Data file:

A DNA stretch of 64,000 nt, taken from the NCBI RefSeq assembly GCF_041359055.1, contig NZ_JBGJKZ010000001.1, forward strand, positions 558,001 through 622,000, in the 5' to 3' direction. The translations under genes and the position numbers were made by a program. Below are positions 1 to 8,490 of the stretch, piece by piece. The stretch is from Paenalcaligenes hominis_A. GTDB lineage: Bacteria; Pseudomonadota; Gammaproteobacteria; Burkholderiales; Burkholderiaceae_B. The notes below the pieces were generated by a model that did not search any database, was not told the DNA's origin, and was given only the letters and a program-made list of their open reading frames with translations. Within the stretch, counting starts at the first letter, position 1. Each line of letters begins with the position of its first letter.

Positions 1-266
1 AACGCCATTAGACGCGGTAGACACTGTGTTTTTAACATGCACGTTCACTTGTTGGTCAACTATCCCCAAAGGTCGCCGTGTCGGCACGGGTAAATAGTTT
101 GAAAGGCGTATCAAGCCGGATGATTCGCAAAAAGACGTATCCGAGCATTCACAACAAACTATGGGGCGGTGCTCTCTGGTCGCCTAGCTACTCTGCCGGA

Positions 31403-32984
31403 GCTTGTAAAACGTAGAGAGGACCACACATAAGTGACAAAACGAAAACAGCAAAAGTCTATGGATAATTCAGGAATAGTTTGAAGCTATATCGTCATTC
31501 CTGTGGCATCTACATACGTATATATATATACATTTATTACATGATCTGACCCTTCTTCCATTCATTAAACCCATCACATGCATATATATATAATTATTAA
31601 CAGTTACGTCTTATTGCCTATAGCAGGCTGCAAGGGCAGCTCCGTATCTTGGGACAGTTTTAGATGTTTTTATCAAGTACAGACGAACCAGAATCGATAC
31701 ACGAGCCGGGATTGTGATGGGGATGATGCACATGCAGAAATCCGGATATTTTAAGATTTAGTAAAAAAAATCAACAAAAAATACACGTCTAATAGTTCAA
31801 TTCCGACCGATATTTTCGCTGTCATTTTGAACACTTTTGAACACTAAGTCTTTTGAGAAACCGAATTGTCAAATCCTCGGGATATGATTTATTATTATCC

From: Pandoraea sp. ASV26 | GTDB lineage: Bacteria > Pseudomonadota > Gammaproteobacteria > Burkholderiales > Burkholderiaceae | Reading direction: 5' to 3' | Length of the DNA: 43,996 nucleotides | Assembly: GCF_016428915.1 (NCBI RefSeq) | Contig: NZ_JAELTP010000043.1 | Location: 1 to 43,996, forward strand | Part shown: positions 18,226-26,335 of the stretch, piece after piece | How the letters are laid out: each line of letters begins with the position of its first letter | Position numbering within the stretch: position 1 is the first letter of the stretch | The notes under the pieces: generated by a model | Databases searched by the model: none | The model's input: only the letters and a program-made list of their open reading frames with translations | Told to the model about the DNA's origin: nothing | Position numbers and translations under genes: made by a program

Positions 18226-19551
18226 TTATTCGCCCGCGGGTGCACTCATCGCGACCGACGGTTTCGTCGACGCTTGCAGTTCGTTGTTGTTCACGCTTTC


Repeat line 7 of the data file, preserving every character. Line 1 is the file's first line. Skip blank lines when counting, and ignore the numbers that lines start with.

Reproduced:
31501 CTGTGGCATCTACATACGTATATATATATACATTTATTACATGATCTGACCCTTCTTCCATTCATTAAACCCATCACATGCATATATATATAATTATTAA